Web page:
I went shopping for veg and came home with a saxophone
Can you both love and hate something at the same time? The subject of my conflicting feelings is the discount supermarket chain, Lidl.
It's hard to believe it's just 15 years since the first Lidl shop opened in Ireland. The company was founded in Germany in the 1930s as a grocery wholesaler. Its first retail store was opened in 1973. The company now operates over 10,000 shops across Europe, with 143 of these in Ireland. It is still privately owned by its founder Dieter Schwarz and his family, whose Schwarz group reported a strong 7pc increase in sales in 2014 to €79.3bn.
Lidl's share of the Irish grocery market has been building and currently stands at about 8pc, which is similar to its fellow German discounter Aldi. These two, along with the three main supermarket chains Musgraves, Tesco and Dunnes, now account for 90pc of the Irish grocery market.
Isn't that a phenomenal figure? €9 out of every €10 we spend on groceries is spent in these Big Five.
My burst of love for Lidl came when, on a recent rare occasion that the TV remote ended up in my hands, I stumbled across the second series of RTE's Taste of Success.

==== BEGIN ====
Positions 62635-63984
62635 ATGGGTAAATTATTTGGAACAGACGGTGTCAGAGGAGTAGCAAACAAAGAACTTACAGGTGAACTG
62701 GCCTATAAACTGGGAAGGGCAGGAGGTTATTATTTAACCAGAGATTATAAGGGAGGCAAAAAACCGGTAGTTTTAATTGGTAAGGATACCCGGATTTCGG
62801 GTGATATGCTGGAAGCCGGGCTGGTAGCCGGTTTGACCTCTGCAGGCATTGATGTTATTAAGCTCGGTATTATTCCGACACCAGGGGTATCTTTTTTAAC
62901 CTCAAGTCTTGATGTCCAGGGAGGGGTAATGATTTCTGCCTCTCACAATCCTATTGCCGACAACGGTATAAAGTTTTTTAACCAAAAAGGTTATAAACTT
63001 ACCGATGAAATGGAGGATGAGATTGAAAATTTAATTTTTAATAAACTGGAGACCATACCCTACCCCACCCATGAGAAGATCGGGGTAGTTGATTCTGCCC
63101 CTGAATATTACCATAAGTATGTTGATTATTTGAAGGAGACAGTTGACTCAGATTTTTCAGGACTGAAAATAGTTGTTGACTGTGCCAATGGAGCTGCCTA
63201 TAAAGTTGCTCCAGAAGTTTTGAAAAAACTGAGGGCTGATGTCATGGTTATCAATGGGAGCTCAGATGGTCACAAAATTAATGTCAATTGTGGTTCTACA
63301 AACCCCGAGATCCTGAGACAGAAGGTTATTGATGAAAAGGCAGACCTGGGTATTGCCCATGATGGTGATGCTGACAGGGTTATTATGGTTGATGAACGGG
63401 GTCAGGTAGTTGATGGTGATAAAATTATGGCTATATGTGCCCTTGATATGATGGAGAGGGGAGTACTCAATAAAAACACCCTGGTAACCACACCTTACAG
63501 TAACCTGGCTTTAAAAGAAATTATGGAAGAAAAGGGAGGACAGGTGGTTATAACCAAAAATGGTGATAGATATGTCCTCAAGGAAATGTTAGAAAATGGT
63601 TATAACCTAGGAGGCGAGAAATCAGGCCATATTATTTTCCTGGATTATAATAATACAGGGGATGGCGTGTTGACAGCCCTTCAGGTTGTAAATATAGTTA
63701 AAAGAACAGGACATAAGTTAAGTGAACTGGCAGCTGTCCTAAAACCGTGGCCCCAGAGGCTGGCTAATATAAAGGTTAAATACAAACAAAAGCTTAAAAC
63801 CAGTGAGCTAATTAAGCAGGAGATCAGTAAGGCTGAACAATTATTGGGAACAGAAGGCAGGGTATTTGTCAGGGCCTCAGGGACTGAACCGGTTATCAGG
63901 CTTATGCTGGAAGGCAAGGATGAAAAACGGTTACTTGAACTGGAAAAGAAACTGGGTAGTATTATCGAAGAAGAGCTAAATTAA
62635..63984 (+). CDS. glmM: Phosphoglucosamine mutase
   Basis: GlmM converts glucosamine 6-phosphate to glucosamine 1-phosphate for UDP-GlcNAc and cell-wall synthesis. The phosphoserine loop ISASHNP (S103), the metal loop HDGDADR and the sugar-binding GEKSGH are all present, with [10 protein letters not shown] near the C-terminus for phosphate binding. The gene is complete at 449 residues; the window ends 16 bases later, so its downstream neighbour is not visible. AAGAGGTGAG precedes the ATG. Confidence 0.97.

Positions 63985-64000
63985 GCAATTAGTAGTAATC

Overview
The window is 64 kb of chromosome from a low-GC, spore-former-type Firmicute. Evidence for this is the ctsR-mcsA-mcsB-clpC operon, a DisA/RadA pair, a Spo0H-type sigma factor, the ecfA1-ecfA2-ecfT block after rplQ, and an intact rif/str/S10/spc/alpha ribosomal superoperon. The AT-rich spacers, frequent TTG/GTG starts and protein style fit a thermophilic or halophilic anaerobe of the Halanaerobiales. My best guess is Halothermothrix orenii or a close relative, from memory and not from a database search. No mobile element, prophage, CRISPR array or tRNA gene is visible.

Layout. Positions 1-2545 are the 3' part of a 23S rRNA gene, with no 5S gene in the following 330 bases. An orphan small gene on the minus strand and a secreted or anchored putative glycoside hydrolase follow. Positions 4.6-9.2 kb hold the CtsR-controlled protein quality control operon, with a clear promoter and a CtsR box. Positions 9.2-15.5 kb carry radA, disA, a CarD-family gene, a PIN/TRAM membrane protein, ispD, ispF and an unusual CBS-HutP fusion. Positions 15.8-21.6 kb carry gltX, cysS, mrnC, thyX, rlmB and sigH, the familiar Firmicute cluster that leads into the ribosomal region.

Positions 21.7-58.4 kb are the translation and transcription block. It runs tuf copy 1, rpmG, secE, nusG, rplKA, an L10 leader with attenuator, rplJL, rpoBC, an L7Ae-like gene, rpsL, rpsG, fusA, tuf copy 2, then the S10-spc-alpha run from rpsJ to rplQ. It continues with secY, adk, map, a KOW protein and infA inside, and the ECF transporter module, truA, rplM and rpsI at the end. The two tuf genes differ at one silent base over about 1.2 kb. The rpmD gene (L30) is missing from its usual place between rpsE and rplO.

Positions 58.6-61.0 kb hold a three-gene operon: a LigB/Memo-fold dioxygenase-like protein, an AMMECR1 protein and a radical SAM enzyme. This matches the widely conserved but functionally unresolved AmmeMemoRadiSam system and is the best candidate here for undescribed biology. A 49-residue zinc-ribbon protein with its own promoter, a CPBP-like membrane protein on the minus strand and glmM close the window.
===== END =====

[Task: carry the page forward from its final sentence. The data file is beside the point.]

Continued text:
Sponsored by Lidl, it's a food innovation competition which carries a prize of €100,000, with the winning product being sold in Lidl stores nationwide. €100,000 is a life-changing purse.
What gives this competition added appeal is that the contestants are mainly food enthusiasts rather than professionals.
They are ordinary people who are just doing something slightly different. Judge Catherine Fulvio chose as her finalist an Italian style hotpot because it was "family friendly". Afterwards, I thought: 'I could do something like that.'